Prion Diseases

Prion Diseases

Prion Diseases comprise several conditions. A prion is a type of protein that can trigger normal proteins in the brain to fold abnormally. Prion diseases can affect both humans and animals and are sometimes spread to humans by infected meat products. The most common form of prion disease that affects humans is Creutzfeldt-Jakob disease (CJD).

Even though prion diseases do come in slightly different forms, they have a whole lot in common.  In each disease, the prion protein (PrP) folds up the wrong way, becoming a prion, and then causes other PrP molecules to do the same.  Prions can then spread “silently” across a person’s brain for years without causing any symptoms. Eventually prions start to kill neurons, and once symptoms strike, the person has a very rapid cognitive decline. Most prion diseases are fatal within a few months, though some can last a few years.

Prion diseases in humans are fairly rare – about 1 in 1 million people dies of a prion disease each year. Prion diseases can come about in one of three ways: acquired, genetic or sporadic.

Prion diseases can also be genetic. First, let’s recall some biology basics. DNA contains instructions which get re-written in RNA, and then the instructions in RNA get translated into protein. So changes in a person’s DNA can cause changes in the proteins their cells produce. Everyone has a gene called PRNP which codes for the protein called PrP, and most of the time this protein is perfectly healthy and fine. Some people have mutations in the DNA of their PRNP gene, which cause it to produce mutant forms of PrP.  These mutant forms don’t form prions instantly, and most people with PRNP mutations live perfectly healthy for decades. But as people get older, the mutant forms of PrP are more and more likely to fold up the wrong way and form prions. Once they do, the person has a rapid neurodegenerative disease.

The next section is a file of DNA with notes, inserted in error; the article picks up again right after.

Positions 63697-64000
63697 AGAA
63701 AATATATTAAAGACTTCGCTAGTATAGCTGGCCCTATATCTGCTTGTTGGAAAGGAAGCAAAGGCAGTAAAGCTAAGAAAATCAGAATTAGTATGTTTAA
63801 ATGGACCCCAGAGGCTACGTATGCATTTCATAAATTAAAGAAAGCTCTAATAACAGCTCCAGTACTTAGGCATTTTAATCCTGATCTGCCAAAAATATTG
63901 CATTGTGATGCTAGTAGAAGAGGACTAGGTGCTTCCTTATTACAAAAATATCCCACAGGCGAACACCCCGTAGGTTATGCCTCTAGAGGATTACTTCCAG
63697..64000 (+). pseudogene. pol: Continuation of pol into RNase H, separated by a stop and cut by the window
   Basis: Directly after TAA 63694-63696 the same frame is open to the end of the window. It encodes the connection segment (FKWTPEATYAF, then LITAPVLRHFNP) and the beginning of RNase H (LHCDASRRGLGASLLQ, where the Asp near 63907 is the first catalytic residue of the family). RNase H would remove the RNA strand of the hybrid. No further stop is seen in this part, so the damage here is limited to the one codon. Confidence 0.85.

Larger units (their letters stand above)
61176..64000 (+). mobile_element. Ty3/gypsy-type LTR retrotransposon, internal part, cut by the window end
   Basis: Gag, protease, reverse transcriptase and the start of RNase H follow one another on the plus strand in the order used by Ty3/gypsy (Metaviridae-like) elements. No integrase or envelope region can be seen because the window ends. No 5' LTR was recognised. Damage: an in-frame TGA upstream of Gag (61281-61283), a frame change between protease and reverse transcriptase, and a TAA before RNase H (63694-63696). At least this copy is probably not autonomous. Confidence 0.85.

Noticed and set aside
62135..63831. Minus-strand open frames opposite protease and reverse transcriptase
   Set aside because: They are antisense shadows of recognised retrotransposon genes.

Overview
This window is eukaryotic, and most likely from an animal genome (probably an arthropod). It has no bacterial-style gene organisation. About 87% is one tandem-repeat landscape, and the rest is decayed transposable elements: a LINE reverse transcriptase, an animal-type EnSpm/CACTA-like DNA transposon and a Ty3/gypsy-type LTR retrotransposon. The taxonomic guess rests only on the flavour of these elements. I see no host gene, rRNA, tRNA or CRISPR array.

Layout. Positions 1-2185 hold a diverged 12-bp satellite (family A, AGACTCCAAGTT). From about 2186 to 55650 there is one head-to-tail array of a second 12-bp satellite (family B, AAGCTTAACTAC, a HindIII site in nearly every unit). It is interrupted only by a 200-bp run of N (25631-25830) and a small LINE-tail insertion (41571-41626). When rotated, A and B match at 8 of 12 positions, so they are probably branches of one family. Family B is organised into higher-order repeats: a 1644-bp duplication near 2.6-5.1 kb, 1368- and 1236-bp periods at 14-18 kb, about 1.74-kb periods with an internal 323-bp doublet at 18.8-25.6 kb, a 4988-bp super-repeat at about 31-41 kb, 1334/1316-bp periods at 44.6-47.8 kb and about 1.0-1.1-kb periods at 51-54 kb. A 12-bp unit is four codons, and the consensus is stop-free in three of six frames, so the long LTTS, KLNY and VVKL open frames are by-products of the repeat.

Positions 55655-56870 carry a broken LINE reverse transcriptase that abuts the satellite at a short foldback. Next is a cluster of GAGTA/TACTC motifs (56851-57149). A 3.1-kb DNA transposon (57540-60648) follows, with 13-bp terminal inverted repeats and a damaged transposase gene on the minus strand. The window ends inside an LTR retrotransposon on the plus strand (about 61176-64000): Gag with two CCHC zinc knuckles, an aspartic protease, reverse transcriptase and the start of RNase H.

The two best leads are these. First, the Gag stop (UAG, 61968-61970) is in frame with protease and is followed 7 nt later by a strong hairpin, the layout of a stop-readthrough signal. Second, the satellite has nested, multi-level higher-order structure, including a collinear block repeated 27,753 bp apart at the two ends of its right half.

Causes of Prion Disease

Prion diseases occur when normal prion protein, found on the surface of many cells, becomes abnormal and clump in the brain, causing brain damage. This abnormal accumulation of protein in the brain can cause memory impairment, personality changes, and difficulties with movement. Experts still don’t know a lot about prion diseases, but unfortunately, these disorders are generally fatal.